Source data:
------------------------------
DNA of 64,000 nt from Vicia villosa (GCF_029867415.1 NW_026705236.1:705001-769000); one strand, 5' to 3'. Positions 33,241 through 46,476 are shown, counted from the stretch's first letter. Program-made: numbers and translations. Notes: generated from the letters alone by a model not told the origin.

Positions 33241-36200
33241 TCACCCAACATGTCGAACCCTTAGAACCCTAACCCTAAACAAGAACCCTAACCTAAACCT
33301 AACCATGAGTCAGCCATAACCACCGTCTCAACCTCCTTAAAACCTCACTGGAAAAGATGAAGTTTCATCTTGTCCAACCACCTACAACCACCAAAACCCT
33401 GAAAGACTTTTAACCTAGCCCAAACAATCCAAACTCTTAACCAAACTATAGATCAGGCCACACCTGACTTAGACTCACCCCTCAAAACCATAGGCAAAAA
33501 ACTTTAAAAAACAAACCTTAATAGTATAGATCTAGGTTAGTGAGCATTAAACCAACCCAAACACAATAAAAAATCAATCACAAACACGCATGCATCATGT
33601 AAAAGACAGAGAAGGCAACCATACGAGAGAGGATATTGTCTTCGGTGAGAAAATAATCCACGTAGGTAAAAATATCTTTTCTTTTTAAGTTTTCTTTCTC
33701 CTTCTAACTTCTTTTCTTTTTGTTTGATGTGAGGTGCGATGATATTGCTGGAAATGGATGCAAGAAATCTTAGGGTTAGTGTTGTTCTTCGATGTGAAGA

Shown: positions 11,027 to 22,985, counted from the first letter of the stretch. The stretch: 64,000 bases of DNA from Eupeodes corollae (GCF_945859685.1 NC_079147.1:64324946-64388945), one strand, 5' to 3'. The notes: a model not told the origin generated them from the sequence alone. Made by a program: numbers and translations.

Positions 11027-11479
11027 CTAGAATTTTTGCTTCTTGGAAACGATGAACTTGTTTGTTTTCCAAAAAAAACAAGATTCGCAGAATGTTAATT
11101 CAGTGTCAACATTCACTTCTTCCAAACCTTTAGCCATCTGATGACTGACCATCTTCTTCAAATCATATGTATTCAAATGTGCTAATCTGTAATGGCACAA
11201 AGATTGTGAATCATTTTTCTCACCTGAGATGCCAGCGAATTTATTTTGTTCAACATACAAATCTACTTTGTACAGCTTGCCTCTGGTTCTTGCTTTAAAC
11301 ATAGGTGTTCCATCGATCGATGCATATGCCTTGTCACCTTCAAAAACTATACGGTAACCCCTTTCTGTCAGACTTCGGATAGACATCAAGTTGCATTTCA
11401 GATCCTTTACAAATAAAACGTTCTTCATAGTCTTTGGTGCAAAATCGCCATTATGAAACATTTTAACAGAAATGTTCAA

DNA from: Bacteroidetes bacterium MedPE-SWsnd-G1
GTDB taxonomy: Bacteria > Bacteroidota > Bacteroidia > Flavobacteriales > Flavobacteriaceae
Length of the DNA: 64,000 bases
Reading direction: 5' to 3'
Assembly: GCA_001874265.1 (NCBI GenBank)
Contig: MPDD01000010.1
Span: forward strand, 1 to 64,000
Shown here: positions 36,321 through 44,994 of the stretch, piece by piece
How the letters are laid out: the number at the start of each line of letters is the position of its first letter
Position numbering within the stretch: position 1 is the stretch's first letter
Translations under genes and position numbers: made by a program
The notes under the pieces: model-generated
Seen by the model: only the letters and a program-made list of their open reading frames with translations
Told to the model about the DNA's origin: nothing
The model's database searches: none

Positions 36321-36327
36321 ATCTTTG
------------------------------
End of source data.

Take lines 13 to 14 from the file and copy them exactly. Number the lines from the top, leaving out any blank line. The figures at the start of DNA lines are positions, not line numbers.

11201 AGATTGTGAATCATTTTTCTCACCTGAGATGCCAGCGAATTTATTTTGTTCAACATACAAATCTACTTTGTACAGCTTGCCTCTGGTTCTTGCTTTAAAC
11301 ATAGGTGTTCCATCGATCGATGCATATGCCTTGTCACCTTCAAAAACTATACGGTAACCCCTTTCTGTCAGACTTCGGATAGACATCAAGTTGCATTTCA